INTENSIFYING pressures on natural resources, mounting inequality and climate change has put mankind’s ability to feed itself in jeopardy and Namibia is no exception.
Although real and significant progress has been made in reducing global hunger over the past three decades, The Future of Food and Agriculture: Trends and Challenges says, “Expanding food production and economic growth have often come at a heavy cost to the natural environment.”
“Almost one-half of the forests that once covered the earth are now gone. Groundwater sources are being depleted rapidly. Biodiversity has been deeply eroded,” it notes. As a result, “planetary boundaries may well be surpassed, if current trends continue,” cautions FAO Director-General José Graziano da Silva in his introduction to the report.
Essentially for Namibia and as the hunger season reaches its peak, most rural and farming households that were able to harvest last season are reported to have depleted their yield as the country’s food security weakens.
According to the Agricultural Input and Household Food Security Situation Report of December 2016 carried out by the division of National Warning and Food Information in the Ministry of Agriculture, Water and Forestry (MAWF) in the seven northern communal major crop producing regions, over 70 percent of Namibians derive their livelihoods directly or indirectly from agriculture which is mostly rain-fed agriculture.
The report indicates that over 700 000 (about 32 percent of the population) are affected by the current drought and about 595 839 continue to receive drought relief assistance from the Government. It was reported that last season’s harvest which was being supplemented with market purchases only lasted at most up to August leaving households completely dependent on the market and Drought Relief Food Programme to access food.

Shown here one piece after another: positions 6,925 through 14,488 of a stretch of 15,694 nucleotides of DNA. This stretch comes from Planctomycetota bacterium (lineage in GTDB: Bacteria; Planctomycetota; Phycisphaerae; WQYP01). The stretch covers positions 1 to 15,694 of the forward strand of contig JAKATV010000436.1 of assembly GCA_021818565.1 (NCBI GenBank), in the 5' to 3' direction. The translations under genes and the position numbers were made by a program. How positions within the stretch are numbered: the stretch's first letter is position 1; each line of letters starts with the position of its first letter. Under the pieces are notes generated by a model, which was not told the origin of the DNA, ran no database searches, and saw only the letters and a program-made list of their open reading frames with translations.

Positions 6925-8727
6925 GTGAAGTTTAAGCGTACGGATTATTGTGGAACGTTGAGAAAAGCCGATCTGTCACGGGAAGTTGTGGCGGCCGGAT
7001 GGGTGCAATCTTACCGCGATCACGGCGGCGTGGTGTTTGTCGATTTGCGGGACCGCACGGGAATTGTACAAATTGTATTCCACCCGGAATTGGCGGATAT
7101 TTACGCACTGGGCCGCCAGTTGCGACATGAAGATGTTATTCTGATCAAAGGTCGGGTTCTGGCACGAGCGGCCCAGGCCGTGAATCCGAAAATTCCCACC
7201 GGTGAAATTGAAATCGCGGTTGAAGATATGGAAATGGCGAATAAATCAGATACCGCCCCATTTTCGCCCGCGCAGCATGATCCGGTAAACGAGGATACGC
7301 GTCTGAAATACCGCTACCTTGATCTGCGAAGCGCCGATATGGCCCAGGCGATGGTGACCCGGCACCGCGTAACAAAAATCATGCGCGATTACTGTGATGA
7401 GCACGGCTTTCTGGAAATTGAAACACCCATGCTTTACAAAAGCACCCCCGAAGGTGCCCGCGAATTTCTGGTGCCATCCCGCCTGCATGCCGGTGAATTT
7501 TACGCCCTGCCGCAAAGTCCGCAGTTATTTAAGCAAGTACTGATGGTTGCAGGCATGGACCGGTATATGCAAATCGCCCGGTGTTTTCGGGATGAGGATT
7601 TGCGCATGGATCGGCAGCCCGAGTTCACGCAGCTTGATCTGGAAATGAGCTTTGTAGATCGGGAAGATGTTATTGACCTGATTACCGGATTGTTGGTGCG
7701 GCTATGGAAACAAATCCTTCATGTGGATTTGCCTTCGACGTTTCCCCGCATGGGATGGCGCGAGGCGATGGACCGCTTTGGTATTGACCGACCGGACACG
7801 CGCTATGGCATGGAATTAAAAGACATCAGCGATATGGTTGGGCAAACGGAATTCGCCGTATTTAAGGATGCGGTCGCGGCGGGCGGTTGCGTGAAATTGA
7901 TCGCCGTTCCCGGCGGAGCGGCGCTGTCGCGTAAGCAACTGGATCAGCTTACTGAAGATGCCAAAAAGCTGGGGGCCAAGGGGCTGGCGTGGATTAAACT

For this reason, food security remains a challenge that government needs to prioritise in order to avoid further holes in its poverty eradication mantra.
Without a push to invest in and retool food systems, far too many people will still be hungry in 2030 – the year by which the new Sustainable Development Goals (SDG) agenda has targeted the eradication of chronic food insecurity and malnutrition.
Similarly, without additional efforts to promote pro-poor development, reduce inequalities and protect vulnerable people, many people in Namibia would still be undernourished in 2030.
Given the limited scope for expanding agriculture’s use of more land and water resources, the production increases needed to meet rising food demand will have to come mainly from improvements in productivity and resource-use efficiency.
Namibia will need to shift to more sustainable food systems which make more efficient use of land, water, and other inputs and sharply reduce their use of fossil fuels, leading to a drastic cut of agricultural greenhouse gas emissions, greater conservation of biodiversity, and a reduction of waste. This will necessitate more investment in agriculture and agrifood systems, as well as greater spending on research and development.
Confidente. Lifting the Lid. Copyright © 2015